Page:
Published on February 14th, 2012 | by Zachary Shahan4
Yikes, SunPower Sues SolarCity
February 14th, 2012 by Zachary Shahan
Two of the largest and most successful solar power companies in the world are getting into a scuffle now, news broke today. SunPower, a solar panel efficiency world record holder and the most popular solar panel company in California last time I checked, is suing SolarCity, the clear leader in residential solar installations in the U.S.
What’s the lawsuit over? Well, SunPower asserts that five ex-SunPower employees who now work for SolarCity stole confidential information from SunPower, committing computer fraud. Additionally, it asserts that SolarCity is aware of this and “knowingly” accepted the information.
SunPower’s temporary restraining order shows that the defendants in this case are SolarCity, Tom Leyden, Matt Giannini, Dan Leary, Felix Aguayo, and Alice Cathcart.
“Aguayo had accessed his company email account after he was terminated [and] had forwarded customer information, price lists, and market reports to his personal email address on or about November 18, 2011,” the legal document claims.
“The forensic analysis established that shortly before leaving SunPower, defendants Leyden, Giannini, Leary, Aguayo, and Cathcart connected personal USB devices and used them to steal tens-of-thousands of computer files containing SunPower confidential information and non-confidential proprietary information,” it also states. “These files included at least quotes, deals, proposals, contracts, and files containing forecast analysis, market analysis, and information downloaded from the www.salesforce.com database.”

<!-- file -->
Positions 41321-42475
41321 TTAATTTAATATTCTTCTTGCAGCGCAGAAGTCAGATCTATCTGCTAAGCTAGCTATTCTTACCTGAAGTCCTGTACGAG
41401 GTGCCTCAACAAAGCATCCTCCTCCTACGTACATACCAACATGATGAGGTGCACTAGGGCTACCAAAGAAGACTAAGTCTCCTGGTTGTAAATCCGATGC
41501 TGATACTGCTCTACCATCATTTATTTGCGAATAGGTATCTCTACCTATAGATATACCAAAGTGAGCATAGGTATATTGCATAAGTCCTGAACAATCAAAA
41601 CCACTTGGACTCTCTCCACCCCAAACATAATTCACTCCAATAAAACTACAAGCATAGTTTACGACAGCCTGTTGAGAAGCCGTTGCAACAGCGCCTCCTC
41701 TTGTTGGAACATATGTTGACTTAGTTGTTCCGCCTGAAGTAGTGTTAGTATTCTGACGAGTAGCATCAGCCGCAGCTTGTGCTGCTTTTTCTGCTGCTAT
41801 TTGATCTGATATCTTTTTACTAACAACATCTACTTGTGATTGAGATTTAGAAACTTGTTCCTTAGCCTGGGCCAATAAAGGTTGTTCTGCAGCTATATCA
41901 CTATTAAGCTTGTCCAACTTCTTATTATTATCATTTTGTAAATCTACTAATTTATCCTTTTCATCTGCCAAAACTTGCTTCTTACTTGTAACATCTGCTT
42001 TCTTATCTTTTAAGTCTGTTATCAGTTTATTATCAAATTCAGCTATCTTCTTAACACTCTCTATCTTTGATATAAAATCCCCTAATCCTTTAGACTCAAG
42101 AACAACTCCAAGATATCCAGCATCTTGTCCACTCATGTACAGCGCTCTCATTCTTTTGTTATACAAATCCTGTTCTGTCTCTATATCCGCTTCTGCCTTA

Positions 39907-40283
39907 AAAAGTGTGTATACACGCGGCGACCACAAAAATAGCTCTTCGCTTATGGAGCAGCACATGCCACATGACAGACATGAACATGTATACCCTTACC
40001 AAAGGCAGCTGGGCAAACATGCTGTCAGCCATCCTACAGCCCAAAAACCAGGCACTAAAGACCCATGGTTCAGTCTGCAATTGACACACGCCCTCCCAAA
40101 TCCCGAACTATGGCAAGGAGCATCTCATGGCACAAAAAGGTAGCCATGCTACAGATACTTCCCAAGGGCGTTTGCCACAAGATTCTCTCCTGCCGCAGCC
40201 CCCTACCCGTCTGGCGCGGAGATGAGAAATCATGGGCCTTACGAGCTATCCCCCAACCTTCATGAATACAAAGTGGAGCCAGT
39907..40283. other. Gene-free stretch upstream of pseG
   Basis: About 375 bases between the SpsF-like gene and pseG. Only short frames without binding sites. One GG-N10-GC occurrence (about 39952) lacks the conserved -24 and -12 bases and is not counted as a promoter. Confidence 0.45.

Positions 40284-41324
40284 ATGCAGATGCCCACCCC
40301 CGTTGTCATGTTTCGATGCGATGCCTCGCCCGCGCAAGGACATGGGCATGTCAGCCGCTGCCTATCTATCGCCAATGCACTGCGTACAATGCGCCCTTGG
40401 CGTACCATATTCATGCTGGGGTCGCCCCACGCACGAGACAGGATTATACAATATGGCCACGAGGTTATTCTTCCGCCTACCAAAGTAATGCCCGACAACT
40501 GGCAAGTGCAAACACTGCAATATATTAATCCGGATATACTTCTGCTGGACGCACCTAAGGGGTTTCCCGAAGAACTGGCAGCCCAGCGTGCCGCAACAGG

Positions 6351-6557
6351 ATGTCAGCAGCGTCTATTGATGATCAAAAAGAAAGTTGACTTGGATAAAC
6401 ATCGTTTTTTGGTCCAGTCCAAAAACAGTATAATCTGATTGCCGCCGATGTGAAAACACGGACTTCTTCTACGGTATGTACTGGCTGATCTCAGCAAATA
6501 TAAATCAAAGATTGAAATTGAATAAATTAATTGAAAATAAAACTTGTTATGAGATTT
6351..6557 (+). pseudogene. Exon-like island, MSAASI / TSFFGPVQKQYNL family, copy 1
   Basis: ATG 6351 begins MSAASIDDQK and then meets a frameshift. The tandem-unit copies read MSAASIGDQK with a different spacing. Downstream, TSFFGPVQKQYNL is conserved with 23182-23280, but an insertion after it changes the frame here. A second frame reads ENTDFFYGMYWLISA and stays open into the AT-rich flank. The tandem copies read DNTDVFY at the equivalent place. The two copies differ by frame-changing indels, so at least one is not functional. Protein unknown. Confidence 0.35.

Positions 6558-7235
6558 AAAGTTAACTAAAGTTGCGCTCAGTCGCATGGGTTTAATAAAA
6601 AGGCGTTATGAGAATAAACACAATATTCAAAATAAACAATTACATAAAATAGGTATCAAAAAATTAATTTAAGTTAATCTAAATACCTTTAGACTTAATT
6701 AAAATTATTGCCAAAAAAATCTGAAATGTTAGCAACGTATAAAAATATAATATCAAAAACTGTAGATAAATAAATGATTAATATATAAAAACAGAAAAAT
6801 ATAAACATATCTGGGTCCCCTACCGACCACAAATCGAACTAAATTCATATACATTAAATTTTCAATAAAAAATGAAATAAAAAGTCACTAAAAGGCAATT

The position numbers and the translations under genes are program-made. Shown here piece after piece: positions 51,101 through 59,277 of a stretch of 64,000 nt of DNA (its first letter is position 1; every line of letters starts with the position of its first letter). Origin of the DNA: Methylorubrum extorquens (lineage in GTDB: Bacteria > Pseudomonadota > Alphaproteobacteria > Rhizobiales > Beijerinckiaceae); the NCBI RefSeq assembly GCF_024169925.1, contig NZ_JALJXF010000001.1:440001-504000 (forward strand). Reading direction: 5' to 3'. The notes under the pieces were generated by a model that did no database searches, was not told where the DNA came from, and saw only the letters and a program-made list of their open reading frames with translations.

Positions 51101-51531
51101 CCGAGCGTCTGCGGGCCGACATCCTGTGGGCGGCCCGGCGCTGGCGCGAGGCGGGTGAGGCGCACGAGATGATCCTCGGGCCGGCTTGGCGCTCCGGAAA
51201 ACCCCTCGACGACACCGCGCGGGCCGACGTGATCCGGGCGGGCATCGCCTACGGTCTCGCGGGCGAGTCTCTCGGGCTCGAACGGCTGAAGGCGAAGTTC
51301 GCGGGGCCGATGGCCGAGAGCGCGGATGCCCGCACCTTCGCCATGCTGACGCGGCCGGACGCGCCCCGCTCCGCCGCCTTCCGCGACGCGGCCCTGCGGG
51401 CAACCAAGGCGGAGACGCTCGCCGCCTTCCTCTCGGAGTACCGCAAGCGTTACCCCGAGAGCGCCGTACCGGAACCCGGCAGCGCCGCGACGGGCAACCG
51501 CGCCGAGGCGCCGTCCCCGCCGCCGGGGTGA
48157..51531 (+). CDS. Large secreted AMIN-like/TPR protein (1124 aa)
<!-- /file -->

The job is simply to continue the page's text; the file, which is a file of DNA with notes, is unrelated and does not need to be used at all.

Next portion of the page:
This all occurred on defendants’ last days of work at SunPower.
Going on: “Leyden also copied highly confidential data from the SunPower database…the data included information about major SunPower customers accounting for $100 million of sales throughout 2011…this information allowed Leyden to recruit SunPower employees, including Leary, Aguayo, and Cathcart.”
The lawsuit asserts that Leyden actively recruited the other SunPower employees to work for SolarCity as the startup engaged in a big commercial sales push.
“In addition to civil damages and injunctive relief, SunPower also wants to hold the ex-employees criminally liable for violating a California law prohibiting unauthorized computer data access and fraud.”
Check out the entire legal complaint for more.
SolarCity actually looked set for an IPO within weeks, a story on Reuters reported this month, something we were set to cover. Looks like that may be a bit delayed.